Dr. Brazier's extensive publications cover a wide variety of topics. In addition to the many articles on electroencephalography and its statistical analysis, she produced important books and essays on the history of the electrical activity of the nervous system, on Russian neurophysiology and its history, on early calculating machines, and on individual scientists and philosophers who caught her particular interest.
    The University of London bestowed a DSc in neurophysiology on Dr. Brazier in 1960. In 1976, The University of Utrecht honored her with an MD degree. Her many honors, awards, and positions also included serving as Secretary General of the International Brain Research Organization (IBRO) and as president of the American EEG Society, receiving Research Career Awards from the National Institute of Neurological Diseases and Stroke and the Grey Walter Medal of the British EEG Society. Elsevier Scientific Publishers established The M. A. B. Brazier Young Investigator Award in her honor, under the auspices of the International Federation of Societies for Electroencephalography and Clinical Neurophysiology. She was a member of some fifteen professional societies

    Scope and Content

    Although the content of this collection is wide, its scope is quite narrow: the major portion consists of photographs and negatives of individuals and some institutions important in the history of the neurosciences, and of materials pertaining to these individuals, institutions, and related research topics. Such materials include reprints and photocopies of articles by and about the target figures, bibliographic and reading notes, bits of historical text written by Dr. Brazier, and some correspondence supporting her historical research; they also include numerous partial or complete translations of publications originally in Russian or German. The individuals and topics included are largely, but not entirely, those that Dr. Brazier included in her books and articles on the history of neurophysiology, Russian neurophysiology, and calculating machines. Included are materials on approximately 500 individuals and 40 institutions. A Name Index which lists individuals represented in the collection by handwritten, typed, or printed materials, illustrations, or correspondence, and a separate Correspondence Index, can be queried through the UCLA Biomedical Library History and Special Collections Division.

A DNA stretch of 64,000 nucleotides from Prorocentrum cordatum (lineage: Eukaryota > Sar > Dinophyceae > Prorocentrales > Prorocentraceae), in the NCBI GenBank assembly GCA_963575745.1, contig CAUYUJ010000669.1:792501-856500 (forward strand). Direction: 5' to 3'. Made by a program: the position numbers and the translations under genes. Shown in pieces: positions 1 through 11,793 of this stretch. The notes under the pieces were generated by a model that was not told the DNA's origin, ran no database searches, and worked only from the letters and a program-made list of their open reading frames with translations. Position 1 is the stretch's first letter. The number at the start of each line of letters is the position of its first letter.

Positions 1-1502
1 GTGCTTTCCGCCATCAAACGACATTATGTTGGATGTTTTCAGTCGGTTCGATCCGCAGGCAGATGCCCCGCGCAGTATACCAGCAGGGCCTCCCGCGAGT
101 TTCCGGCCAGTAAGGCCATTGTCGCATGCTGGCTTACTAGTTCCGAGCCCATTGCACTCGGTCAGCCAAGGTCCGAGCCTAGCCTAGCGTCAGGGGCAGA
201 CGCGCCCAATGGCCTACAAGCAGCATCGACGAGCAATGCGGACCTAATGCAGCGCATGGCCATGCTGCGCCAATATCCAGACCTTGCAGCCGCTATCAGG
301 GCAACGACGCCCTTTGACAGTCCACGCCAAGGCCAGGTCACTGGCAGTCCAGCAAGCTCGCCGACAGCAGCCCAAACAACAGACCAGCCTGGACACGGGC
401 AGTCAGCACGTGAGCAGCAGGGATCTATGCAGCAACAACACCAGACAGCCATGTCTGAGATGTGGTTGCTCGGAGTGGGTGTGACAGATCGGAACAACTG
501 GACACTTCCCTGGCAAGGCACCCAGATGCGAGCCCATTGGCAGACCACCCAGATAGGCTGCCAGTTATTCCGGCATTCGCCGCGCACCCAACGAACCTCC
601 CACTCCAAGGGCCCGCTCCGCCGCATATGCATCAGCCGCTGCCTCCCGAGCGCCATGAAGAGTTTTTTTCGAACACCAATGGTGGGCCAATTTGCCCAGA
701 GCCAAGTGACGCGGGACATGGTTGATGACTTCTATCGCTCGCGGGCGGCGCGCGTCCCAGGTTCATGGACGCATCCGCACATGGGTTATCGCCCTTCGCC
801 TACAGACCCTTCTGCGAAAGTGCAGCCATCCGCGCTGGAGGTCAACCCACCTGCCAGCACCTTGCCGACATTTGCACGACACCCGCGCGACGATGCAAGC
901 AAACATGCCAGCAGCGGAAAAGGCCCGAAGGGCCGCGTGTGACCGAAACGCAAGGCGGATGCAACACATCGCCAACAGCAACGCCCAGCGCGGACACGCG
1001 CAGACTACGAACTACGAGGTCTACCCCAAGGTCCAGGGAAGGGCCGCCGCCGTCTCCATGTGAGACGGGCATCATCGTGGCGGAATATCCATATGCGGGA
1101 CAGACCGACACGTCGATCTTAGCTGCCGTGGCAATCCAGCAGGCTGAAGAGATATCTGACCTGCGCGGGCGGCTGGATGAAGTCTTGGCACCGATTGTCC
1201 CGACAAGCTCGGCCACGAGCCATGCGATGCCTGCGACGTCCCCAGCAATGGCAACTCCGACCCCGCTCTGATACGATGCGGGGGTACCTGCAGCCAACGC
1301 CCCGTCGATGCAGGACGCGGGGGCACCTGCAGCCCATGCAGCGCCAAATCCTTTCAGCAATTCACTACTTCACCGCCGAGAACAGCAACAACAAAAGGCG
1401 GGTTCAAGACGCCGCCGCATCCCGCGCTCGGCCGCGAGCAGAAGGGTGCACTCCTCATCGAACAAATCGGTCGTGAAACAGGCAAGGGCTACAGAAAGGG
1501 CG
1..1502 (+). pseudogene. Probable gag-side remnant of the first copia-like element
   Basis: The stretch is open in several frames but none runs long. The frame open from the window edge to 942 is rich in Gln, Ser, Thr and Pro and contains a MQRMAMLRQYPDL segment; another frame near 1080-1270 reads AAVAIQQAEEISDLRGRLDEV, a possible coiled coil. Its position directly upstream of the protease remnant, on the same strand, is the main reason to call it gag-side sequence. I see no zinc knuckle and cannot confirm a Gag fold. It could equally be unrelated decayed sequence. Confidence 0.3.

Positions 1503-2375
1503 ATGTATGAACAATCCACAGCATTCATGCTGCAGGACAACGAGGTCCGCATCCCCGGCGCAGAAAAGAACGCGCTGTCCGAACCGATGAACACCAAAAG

Professional and personal materials make up about a tenth of the collection, and this is spotty coverage, indeed. The immense scientific output in neurophysiology is represented by bound volumes of reprints and mostly foreign language copies of some of her books, but there is no background material of notes, manuscripts, or correspondence. Other than a few annual letters of appointment and sparse activity reports, there is nothing to document the over forty years of academic life spent by Dr. Brazier in the United States. Her active immersion in the international brain and EEG community and her long-lasting and important editorial involvements are also undocumented in this collection. The great respect that her colleagues worldwide had for her does emerge from the letters that do exist here, but even these are mostly formal and focused on specific historical questions.
    The collection is organized into the following series:
    • Series 1. History of Neurophysiology and Related Sciences, to 1950. 7.8 linear ft. (18.5 document boxes)
    • Series 2. History of Modern Neurophysiology, 1950-. 1.2 linear feet
    • Series 3. Professional and personal materials, 1930-1993. 3.3 linear ft

    Related Material

    Eighteen original photographs of Ivan Petrovich Pavlov's laboratory, given to Dr. Brazier by Professor Kupalov, are housed as Manuscript Collection No. 19 in the History and Special Collections Division of the UCLA Biomedical Library.

    Indexing Terms

    The following terms have been used to index the description of this collection in the library's online public access catalog.


    Brazier, Mary Agnes Burniston, 1904-1995
    History of Medicine
    Neurophysiology--Soviet Union--Biography.
    Neurosciences -- history